India’s Defence Engagement with Egypt: A New Paradigm in Bilateral Relations
Raksha Mantri Rajnath Singh was recently in Egypt to bolster defence cooperation and the move is slated to add “new impetus and synergy” between the two nations.
The Minister also spoke with Egyptian President Abdel Fattah El-Sisi and emphasized the need for more collaboration, knowledge sharing, and sharing best practices to combat challenges from terrorism and extremism. The events, however, have not received any media coverage as a result of the Prime Minister’s recent visit to Samarkand for the SCO Summit. The purpose of this article is to draw readers’ attention to the history of India’s defence cooperation with Egypt.
Defence Cooperation During The Cold War – The Ups and Downs
India decided to pursue a non-partisan foreign policy in the shape of non-alignment after gaining its independence in 1947. As a result, its objectives coincided with those of secular Egypt. Nehru also endorsed Gamal Abdel Nasser as the leader of the Arab World and allied with him in the struggle against racism and colonialism in Asia and Africa. The two leaders had a personal connection that was unheard of and that was realized in 1965 when Nasser refused to submit to Pakistan’s influence during the 2nd Kashmir War and opted to remain neutral.
At the same time, a joint venture initiative between India and Egypt was investigating the feasibility of producing HA – 300 fighter jets. Indians also trained Egyptian pilots and served as test pilots for Egyptian aircraft. “The Indian participation in Egypt’s aircraft industry,” notes Gp. Kapil Bhargava, “was the direct result of a close understanding between Pandit Nehru and President Gamal Abdul Nasser. Suffice it to say that I was deputed by the Indian Air Force to work as a test pilot in the Egyptian Aircraft Factory 36 at Helwan. The Egyptians had no qualified test pilots, and the project needed one.” 2 Even as the HA – 300 projects was abandoned in 1969, relations between the two countries improved steadily.
But it is wise to point out that occasions like Egypt’s humiliation in the 1967 Arab – Israeli War, the passing of President Nassar, the rise in oil profits in the Gulf Monarchies, and the Islamic Revolution in Iran in 1979 damaged India’s relations with Egypt. 3 The result of these events was a shift in the balance in favour of conservative countries, particularly Saudi Arabia and Iran. India had a serious political and economic crisis at the same time as the rest of the world. A lacklustre monsoon and the subsequent drought in 1965 – 1966, the Indo – China War in 1967, the liberation of Bangladesh in 1971, and the Emergency in 1975 hindered India from having substantial international interactions.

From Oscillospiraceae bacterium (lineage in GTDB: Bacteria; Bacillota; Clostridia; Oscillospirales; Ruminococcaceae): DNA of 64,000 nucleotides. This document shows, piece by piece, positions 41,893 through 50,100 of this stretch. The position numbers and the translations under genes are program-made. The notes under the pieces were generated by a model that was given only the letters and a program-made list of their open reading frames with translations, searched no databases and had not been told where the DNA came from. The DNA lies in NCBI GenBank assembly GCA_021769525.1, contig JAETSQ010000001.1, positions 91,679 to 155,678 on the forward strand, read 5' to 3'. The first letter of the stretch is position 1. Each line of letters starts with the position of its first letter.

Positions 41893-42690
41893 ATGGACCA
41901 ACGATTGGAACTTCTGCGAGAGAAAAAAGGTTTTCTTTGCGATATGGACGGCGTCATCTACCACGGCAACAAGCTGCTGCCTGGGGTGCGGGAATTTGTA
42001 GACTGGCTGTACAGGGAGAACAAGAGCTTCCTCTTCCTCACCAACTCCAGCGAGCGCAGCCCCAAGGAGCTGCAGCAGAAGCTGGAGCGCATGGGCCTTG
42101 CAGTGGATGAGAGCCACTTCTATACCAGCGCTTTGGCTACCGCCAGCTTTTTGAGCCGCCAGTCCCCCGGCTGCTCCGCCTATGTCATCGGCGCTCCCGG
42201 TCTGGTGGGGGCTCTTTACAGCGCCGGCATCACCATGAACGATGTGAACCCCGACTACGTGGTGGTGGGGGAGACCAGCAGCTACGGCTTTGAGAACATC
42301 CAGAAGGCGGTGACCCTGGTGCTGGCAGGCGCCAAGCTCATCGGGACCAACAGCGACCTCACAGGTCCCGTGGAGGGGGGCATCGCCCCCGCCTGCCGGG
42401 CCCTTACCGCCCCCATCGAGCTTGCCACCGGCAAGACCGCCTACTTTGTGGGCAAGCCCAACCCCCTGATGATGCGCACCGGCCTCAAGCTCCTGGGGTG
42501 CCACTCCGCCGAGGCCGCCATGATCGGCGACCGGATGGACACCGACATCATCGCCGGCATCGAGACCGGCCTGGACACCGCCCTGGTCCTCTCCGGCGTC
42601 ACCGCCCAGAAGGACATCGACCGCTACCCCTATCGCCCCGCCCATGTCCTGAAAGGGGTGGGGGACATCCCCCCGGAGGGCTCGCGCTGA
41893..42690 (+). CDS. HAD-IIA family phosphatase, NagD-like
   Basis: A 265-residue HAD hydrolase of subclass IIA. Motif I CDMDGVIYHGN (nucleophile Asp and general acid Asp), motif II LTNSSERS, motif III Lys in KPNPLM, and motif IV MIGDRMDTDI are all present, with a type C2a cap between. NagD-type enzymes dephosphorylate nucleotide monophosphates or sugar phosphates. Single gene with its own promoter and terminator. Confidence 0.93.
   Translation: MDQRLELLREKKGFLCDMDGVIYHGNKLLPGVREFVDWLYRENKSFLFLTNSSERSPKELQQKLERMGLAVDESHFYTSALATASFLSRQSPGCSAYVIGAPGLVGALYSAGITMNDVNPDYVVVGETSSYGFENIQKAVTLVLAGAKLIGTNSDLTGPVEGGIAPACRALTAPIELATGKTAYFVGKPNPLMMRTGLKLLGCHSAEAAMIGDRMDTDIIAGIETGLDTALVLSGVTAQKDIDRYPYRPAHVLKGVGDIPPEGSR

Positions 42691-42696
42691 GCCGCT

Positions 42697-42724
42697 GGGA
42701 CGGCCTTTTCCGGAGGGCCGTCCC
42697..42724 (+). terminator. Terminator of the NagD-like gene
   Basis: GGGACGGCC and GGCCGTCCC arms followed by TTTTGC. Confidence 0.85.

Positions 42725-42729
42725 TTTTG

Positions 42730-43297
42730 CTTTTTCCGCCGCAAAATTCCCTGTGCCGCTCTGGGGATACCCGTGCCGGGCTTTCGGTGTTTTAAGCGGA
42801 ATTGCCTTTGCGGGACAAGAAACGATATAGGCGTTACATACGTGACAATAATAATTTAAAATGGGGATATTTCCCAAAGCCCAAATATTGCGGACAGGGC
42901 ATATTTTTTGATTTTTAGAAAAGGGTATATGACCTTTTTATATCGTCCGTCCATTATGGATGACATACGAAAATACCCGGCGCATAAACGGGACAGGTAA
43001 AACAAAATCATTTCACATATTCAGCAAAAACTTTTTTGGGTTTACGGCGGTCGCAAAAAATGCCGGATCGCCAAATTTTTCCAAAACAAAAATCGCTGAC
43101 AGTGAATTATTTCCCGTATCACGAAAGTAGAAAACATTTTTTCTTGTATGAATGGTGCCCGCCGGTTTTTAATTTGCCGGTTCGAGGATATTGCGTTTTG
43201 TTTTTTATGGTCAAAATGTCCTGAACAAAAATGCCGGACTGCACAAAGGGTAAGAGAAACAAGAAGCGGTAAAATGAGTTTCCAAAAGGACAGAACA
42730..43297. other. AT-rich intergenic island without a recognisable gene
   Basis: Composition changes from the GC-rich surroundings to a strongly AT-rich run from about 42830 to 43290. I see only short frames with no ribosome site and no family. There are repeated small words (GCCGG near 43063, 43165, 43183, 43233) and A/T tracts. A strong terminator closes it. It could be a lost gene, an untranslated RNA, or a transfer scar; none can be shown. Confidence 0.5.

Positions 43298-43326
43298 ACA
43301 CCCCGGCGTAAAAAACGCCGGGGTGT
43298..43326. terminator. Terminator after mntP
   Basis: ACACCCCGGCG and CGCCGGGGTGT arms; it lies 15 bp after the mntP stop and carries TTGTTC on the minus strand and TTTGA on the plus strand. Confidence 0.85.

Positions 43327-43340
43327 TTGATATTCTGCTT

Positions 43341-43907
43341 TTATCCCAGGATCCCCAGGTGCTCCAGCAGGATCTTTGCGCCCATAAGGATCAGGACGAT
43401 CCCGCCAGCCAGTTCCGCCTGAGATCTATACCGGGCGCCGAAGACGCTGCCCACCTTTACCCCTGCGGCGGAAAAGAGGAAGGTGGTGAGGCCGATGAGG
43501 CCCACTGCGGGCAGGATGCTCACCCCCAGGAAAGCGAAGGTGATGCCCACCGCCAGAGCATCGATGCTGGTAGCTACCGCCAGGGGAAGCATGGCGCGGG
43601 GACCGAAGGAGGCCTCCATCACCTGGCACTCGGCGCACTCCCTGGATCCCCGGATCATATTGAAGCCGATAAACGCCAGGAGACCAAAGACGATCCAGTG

Defence Cooperation Since The Cold War – An Era of Renewed Interest:
The fall of the Soviet Union in 1990, and the First Gulf War in 1991, however, increased tensions in West Asia and laid the groundwork for sustained military cooperation between India and Egypt. The rise of the Afghan Taliban and Al – Qa’eda in Pakistan left India more endangered, and the emergence of Al-Shabaab in Somalia and Daesh in the Levant region caused Egypt to experience security concerns. As a result, the two countries moved promptly to sign the Agreement on Combating International Terrorism and Transnational and Organised Crime in 1995. 4 The Chief of Air Staff of India paid a visit to Egypt in the months that followed, and the establishment of a Joint Defence Committee (JDC) was suggested. The two parties under the aegis of JDC have met nine times since 2006, even though it took some time for the committee to take shape. 5